How is proteinuria treated?

Treatment for proteinuria begins with seeking medical care from your health care provider. To determine if you have proteinuria, your health care provider will ask you to provide a urine sample for laboratory testing.

Treatment for proteinuria depends on the underlying cause. However, the goal of treatment is to reduce the levels of protein in the urine. Several approaches are successful and include hypertensive therapy and, in the case of diabetic kidney disease, therapy to maintain normal blood glucose levels.

Treatments for proteinuria

Treatments that are used to control proteinuria or its underlying causes include:

  • Angiotensin-converting enzyme inhibitor (ACE) or angiotensin receptor blocker (ARB) medications to lower blood pressure and protect kidney function
  • Dietician consultation and a healthy meal plan
  • Diuretics
  • Insulin or other medications to help control blood sugar levels in people with diabetes
  • Low-protein diet
  • Low-sodium diet
  • Treatment of any underlying chronic conditions

What are the potential complications of proteinuria?

You can help minimize your risk of serious complications by following the treatment plan you and your health care professional design specifically for you. Complications of proteinuria include:

  • Adverse effects of proteinuria treatment
  • Elevated cholesterol
  • Hypercoagulable state (too much blood clotting)
  • Kidney damage
  • Kidney failure and need for dialysis


  1. Proteinuria. National Kidney and Urologic Diseases Information Clearinghouse (NKUDIC).
  2. Protein - urine. Medline Plus, a service of the National Library of Medicine National Institutes of Health.
  3. Collins RD. Differential Diagnosis in Primary Care, 5th ed. Philadelphia: Lippincott, Williams & Williams, 2012.
  4. Bope ET, Kellerman RD (Eds.) Conn’s Current Therapy. Philadelphia: Saunders, 2013.
  5. Domino FJ (Ed.) Five Minute Clinical Consult. Philadelphia: Lippincott Williams & Wilkins, 2013.

What is proteinuria?

Proteinuria is an abnormal condition in which the kidney releases too much protein into the urine. Proteinuria is also known as albuminuria, due to the presence of one type of protein, albumin, in the urine. It is often caused by dysfunctional kidneys, high blood pressure, or diabetes. Proteinuria is a sign of chronic disease of or damage to the kidneys.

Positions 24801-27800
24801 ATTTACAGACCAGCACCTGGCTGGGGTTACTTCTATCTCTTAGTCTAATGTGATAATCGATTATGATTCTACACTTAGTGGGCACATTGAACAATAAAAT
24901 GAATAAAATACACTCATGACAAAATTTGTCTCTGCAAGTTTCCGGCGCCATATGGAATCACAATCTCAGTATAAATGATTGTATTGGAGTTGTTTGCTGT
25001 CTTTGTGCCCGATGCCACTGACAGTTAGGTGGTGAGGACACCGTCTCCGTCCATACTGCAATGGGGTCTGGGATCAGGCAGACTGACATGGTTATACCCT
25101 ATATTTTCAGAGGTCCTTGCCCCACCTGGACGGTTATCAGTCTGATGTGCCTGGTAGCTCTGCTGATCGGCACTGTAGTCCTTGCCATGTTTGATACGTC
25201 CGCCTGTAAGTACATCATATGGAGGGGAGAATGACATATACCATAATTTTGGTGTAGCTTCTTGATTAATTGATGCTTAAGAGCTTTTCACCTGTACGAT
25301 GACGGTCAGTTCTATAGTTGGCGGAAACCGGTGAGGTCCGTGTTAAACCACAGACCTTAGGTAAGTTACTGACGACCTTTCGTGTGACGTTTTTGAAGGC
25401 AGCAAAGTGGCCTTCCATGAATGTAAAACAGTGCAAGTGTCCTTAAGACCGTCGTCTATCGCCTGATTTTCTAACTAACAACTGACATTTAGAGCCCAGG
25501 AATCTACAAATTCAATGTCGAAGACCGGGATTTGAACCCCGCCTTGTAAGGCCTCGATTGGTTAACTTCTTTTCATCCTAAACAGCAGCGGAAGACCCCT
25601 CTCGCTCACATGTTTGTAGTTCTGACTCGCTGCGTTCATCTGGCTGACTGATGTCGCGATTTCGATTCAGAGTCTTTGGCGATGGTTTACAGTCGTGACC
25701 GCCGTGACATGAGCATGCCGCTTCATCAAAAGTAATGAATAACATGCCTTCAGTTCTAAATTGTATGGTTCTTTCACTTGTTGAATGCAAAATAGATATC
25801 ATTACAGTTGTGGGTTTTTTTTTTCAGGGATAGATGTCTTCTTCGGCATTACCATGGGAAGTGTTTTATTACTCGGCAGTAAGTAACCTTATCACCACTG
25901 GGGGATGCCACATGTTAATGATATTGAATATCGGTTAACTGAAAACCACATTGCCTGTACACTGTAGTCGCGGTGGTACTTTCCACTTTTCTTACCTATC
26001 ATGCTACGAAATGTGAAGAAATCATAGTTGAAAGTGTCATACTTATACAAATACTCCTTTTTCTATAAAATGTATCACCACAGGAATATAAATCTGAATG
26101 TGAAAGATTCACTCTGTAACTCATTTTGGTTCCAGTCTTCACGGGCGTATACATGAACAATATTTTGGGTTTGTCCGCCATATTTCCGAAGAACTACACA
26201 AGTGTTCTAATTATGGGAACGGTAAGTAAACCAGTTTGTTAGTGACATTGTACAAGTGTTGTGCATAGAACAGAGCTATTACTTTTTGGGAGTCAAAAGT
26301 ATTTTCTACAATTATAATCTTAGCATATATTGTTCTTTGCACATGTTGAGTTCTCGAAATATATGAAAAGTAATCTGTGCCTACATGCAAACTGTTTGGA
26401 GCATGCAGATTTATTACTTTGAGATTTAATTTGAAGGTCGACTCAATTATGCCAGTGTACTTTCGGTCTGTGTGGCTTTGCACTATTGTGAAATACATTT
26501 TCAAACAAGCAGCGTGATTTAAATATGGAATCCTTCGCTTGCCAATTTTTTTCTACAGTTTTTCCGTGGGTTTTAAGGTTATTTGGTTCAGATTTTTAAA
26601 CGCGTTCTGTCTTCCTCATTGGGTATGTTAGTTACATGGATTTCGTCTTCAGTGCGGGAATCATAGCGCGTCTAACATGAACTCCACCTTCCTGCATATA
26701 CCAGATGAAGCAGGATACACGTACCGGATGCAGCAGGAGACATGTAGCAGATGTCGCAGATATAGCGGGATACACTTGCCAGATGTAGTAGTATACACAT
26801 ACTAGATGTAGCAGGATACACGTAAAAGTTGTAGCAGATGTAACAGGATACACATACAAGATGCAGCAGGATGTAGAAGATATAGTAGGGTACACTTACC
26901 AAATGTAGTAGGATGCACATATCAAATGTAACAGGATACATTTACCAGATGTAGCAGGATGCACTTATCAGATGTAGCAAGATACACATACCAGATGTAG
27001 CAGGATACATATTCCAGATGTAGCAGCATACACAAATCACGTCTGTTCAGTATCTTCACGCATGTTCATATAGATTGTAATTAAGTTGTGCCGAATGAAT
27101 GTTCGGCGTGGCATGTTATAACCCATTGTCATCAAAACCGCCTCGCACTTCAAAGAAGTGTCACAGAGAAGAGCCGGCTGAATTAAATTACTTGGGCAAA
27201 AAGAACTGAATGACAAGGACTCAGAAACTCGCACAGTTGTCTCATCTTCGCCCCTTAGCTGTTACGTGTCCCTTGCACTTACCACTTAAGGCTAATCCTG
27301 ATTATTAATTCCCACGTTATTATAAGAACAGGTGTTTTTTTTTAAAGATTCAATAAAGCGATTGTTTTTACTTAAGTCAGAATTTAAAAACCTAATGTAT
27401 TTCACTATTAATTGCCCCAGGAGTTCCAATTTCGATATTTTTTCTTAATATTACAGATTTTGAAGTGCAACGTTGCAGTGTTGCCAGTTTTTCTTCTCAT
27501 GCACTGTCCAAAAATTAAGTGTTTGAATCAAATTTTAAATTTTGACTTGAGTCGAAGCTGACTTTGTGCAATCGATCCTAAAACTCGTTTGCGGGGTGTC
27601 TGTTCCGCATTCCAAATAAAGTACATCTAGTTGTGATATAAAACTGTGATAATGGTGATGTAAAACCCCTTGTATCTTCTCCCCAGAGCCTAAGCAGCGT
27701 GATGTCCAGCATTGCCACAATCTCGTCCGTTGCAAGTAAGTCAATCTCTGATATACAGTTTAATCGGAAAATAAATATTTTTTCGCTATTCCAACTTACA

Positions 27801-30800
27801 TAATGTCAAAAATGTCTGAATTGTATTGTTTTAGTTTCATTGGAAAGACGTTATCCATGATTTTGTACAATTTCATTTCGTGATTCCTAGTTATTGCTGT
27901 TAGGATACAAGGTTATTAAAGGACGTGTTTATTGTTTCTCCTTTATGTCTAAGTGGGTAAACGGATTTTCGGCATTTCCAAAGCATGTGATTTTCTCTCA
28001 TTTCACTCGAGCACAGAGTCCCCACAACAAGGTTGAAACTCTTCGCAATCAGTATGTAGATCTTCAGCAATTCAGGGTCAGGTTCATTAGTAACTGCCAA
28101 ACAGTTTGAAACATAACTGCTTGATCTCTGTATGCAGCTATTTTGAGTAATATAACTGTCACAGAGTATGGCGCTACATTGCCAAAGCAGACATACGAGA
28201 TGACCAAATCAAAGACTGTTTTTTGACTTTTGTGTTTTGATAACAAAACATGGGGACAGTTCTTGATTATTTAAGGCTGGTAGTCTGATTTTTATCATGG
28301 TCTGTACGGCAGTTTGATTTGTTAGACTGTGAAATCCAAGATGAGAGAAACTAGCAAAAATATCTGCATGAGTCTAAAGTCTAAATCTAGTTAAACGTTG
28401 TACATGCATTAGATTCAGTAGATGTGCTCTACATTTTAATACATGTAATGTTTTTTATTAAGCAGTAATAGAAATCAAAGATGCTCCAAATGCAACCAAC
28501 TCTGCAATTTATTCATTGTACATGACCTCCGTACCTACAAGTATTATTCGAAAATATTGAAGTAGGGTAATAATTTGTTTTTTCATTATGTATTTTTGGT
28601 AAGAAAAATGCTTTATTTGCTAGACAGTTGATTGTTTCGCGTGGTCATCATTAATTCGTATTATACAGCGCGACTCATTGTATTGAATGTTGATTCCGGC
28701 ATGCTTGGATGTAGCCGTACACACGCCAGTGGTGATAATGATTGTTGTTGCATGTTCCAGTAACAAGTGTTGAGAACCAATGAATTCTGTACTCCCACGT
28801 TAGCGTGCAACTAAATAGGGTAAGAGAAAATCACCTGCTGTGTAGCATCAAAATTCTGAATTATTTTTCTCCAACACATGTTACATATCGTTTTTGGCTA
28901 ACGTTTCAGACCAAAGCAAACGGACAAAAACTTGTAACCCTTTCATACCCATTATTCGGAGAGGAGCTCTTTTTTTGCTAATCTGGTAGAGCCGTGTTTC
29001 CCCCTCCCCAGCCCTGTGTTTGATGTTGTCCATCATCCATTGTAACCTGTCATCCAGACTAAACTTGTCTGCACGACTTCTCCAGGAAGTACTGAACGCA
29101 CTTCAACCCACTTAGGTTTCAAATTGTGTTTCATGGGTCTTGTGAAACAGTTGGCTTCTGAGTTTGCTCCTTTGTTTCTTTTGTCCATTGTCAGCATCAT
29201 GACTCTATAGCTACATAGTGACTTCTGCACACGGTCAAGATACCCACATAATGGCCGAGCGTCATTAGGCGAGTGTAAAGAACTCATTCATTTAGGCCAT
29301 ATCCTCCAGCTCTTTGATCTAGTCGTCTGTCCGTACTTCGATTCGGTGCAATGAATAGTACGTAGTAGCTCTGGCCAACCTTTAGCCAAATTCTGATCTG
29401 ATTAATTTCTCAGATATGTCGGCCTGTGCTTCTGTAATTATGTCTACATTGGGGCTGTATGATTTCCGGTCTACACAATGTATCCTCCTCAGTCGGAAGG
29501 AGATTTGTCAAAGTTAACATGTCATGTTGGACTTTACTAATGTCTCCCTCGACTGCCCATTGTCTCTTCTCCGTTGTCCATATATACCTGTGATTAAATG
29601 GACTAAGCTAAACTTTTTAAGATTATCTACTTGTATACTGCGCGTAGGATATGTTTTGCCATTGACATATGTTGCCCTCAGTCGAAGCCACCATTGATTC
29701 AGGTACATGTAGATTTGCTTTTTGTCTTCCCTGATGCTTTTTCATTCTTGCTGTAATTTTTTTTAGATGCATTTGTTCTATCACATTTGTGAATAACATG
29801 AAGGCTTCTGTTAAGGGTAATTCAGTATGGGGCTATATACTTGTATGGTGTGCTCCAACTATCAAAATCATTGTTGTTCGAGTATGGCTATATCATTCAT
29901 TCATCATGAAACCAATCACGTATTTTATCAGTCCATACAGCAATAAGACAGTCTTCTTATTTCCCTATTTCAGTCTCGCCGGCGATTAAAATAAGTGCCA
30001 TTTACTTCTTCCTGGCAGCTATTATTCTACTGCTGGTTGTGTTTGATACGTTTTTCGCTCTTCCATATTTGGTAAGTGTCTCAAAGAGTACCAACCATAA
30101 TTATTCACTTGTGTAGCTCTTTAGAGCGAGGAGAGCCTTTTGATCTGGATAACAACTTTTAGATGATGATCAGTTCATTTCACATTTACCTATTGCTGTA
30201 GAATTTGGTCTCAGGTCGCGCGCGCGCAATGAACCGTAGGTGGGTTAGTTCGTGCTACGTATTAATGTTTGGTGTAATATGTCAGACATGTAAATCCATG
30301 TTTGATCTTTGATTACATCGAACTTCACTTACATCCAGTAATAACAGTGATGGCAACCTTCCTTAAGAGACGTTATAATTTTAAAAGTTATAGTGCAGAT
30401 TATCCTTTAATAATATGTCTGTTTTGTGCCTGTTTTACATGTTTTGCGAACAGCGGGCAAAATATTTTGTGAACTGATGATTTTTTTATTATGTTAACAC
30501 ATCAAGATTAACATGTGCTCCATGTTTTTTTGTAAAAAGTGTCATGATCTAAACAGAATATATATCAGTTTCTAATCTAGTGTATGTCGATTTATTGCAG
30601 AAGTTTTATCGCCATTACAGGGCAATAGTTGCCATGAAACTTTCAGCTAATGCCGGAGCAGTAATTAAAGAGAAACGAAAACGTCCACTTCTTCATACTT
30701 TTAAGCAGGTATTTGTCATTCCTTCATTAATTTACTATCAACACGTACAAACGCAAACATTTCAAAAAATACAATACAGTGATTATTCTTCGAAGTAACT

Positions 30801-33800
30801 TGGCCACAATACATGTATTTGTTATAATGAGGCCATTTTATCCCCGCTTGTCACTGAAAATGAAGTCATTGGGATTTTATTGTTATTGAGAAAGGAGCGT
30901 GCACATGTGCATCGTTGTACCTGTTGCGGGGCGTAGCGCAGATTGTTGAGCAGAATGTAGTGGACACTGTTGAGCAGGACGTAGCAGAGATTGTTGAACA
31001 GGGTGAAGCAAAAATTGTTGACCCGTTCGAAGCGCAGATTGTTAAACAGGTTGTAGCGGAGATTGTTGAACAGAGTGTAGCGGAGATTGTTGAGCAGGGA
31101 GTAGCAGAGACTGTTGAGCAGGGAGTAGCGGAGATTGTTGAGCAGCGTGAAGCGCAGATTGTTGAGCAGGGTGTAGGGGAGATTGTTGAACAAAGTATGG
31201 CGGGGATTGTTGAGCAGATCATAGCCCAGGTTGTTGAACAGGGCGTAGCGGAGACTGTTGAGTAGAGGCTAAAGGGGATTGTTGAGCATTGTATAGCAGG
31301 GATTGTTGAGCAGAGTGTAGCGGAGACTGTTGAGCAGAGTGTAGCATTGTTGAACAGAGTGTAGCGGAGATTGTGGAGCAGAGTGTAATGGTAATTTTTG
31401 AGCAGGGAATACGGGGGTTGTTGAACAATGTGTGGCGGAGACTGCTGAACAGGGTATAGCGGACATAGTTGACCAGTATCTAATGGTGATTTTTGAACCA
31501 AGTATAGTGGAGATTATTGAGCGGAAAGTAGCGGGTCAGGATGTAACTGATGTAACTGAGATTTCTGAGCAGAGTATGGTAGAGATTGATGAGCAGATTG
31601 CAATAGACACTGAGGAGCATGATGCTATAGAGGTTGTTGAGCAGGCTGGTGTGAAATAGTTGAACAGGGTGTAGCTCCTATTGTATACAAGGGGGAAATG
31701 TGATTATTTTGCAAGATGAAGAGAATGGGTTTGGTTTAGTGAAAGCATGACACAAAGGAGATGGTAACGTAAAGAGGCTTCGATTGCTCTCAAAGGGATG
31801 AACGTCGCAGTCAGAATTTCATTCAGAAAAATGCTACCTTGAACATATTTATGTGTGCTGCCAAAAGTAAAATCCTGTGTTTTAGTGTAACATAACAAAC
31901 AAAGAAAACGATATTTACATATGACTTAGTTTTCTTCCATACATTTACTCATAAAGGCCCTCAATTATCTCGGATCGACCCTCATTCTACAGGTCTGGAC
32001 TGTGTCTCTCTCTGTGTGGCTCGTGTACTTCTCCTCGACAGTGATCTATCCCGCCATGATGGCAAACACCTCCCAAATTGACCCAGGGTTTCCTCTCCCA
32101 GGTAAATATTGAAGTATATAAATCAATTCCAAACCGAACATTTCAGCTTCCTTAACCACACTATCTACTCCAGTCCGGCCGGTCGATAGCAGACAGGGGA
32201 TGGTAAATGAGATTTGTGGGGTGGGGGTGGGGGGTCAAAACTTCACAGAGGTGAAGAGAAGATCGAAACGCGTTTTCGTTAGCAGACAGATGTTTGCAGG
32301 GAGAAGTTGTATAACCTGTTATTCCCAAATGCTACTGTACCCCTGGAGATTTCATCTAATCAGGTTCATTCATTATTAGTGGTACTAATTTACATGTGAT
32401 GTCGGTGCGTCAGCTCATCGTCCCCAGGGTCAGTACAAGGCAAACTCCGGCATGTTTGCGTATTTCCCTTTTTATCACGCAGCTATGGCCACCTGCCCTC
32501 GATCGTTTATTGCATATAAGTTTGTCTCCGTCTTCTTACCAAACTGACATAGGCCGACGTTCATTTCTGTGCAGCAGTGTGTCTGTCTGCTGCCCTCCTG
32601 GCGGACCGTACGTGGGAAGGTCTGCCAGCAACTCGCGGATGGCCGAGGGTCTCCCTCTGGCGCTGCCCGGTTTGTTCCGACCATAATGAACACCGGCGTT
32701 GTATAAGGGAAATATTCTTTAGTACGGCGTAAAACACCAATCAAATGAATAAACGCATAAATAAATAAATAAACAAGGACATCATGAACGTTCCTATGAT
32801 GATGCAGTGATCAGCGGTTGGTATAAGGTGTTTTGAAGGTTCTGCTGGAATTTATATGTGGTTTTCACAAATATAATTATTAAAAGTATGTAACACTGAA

Proteins circulate wi... Read more about proteinuriaintroduction


What are the symptoms of proteinuria?

You may not experience symptoms of proteinuria; however, as the condition changes, a number of symptoms may result. The symptoms can vary in intensity among individuals.

Common symptoms of proteinuria

Any of these common symptoms of proteinuria can be severe:


What causes proteinuria?

Proteinuria is the result of protein in the blood passing through the kidneys and into the urine. Diabetes and high blood pressure are common causes of proteinuria. Acute illness or dehydration can result in a transient increase in a urine protein measurement.

Renal causes of proteinuria

Proteinuria can be caused by a number of conditions or disorders of the kidney incl... Read more about proteinuriacauses

Medical Reviewer: William C. Lloyd III, MD, FACS Last Annual Review Date: Sep 20, 2013 Copyright: © Copyright 2014 Health Grades, Inc. All rights reserved. May not be reproduced or reprinted without permission from Health Grades, Inc. Use of this information is governed by the HealthGrades User Agreement.

This Article is Filed Under: Kidneys and the Urinary System

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